AT&T Corp. and NVIDIA today announced a collaboration in which AT&T will continue to transform its operations and enhance sustainability by using NVIDIA-powered AI for processing data, optimizing service-fleet routing and building digital avatars for employee support and training.
AT&T is the first telecommunications provider to explore the use of a full suite of NVIDIA AI offerings. This includes enhancing its data processing using the NVIDIA AI Enterprise software suite, which includes the NVIDIA RAPIDS Accelerator for Apache Spark; enabling real-time vehicle routing and optimization with NVIDIA cuOpt; adopting digital avatars with NVIDIA Omniverse Avatar Cloud Engine and NVIDIA Tokkio; and utilizing conversational AI with NVIDIA Riva.
“We strive each day to deliver the most efficient global network, as we drive towards net zero emissions in our operations,” said Andy Markus, chief data officer at AT&T. “Working with NVIDIA to drive AI solutions across our business will help enhance experiences for both our employees and customers.” He said it’s AT&T’s goal to make AI part of the fabric of the company, to have “all parts of the business leveraging AI and creating AI” rather than limit its use to creation of AI by its specialist data scientists.
“Industries are embracing a new era in which chatbots, recommendation engines and accelerated libraries for data optimization help produce AI-driven innovations,” said Manuvir Das, vice president of Enterprise Computing at NVIDIA. “Our work with AT&T will help the company better mine its data to drive new services and solutions for the AI-powered telco.”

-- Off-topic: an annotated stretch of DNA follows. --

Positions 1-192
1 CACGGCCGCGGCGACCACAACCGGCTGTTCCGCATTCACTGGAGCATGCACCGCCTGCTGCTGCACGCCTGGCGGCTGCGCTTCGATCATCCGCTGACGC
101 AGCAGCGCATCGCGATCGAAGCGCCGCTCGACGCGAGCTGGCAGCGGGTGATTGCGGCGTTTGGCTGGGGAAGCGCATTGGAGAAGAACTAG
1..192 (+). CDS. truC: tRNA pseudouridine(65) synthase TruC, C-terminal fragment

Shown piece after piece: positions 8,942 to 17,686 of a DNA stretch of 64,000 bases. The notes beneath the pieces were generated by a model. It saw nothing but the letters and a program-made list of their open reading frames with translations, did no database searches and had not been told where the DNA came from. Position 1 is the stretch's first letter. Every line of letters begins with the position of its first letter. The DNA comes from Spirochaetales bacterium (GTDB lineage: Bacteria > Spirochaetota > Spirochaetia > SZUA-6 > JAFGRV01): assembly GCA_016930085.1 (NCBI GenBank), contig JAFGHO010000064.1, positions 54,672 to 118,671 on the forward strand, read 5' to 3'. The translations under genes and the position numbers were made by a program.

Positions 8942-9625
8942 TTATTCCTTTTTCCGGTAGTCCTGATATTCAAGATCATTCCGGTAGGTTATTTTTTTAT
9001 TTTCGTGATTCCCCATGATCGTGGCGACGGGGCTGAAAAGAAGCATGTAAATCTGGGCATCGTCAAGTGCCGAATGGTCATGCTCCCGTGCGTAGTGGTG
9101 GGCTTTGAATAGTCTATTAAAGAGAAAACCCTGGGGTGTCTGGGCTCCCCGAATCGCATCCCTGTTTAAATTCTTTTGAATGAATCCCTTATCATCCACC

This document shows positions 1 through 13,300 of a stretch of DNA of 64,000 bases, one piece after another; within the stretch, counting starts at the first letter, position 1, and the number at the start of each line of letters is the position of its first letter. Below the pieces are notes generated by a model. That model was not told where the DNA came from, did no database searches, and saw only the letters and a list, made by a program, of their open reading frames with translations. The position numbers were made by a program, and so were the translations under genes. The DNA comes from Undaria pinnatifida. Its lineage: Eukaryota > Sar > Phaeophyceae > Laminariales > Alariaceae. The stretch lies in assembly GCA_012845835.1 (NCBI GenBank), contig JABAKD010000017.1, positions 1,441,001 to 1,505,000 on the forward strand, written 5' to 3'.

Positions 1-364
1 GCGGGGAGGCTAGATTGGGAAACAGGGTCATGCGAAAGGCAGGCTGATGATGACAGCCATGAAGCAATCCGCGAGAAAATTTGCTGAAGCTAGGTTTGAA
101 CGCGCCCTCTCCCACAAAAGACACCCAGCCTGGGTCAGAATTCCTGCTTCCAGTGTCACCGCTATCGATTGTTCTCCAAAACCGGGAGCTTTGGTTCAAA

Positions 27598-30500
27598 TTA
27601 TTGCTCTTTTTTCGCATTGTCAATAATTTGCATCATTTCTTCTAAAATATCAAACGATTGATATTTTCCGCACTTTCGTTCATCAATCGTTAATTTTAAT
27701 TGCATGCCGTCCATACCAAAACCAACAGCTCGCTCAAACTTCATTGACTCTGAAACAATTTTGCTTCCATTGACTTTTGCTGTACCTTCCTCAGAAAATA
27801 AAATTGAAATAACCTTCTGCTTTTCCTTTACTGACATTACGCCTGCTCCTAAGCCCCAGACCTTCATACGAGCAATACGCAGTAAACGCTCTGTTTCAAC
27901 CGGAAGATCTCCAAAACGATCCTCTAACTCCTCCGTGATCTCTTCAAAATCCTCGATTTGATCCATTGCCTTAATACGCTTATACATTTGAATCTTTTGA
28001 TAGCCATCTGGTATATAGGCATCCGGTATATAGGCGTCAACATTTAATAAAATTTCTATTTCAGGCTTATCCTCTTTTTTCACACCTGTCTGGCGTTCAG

The Data Dilemma:
AT&T, which has pledged to be carbon neutral by 2035, has instituted broad initiatives to make its operations more efficient. A major challenge is optimizing energy consumption while providing network infrastructure that delivers data at high speeds. AT&T processes more than 590 petabytes of data on average a day. That is the equivalent of about 6.5 million 4K movies or more than 8x the content housed in the U.S. Library of Congress if all its collections were digitized.
Telecoms aiming to reduce energy consumption face challenges across their operations. Within networks, the radio access network (RAN) consumes 73% of energy, while core network services, data centers and operations use 13%, 9% and 5%, respectively, according to the GSMA, a mobile industry trade group.
AT&T first adopted NVIDIA RAPIDS Accelerator for Apache Spark to capitalize on energy-efficient GPUs across its AI and data science pipelines. This helped boost its operational efficiency across everything from training AI models and maintaining network quality and optimization, to reducing customer churn and improving fraud detection.
Of the data and AI pipelines targeted with Spark-RAPIDS, AT&T saves about half of its cloud computing spend and sees faster performance, while enabling reductions in its carbon footprint.
Enhanced Field Dispatch Services:
AT&T, which operates one of the largest field dispatch teams to service its customers, is currently testing NVIDIA cuOpt software to enhance its field dispatch capabilities to handle more complex technician routing and optimization challenges. AT&T has a fleet of roughly 30,000 vehicles with over 700 million options in how they can be dispatched and routed. The operator would run dispatch optimization algorithms overnight to get plans for the next day, but it took too long and couldn’t account for the realities that would crop up the next morning: Workers calling in sick, vehicles breaking down, and so on.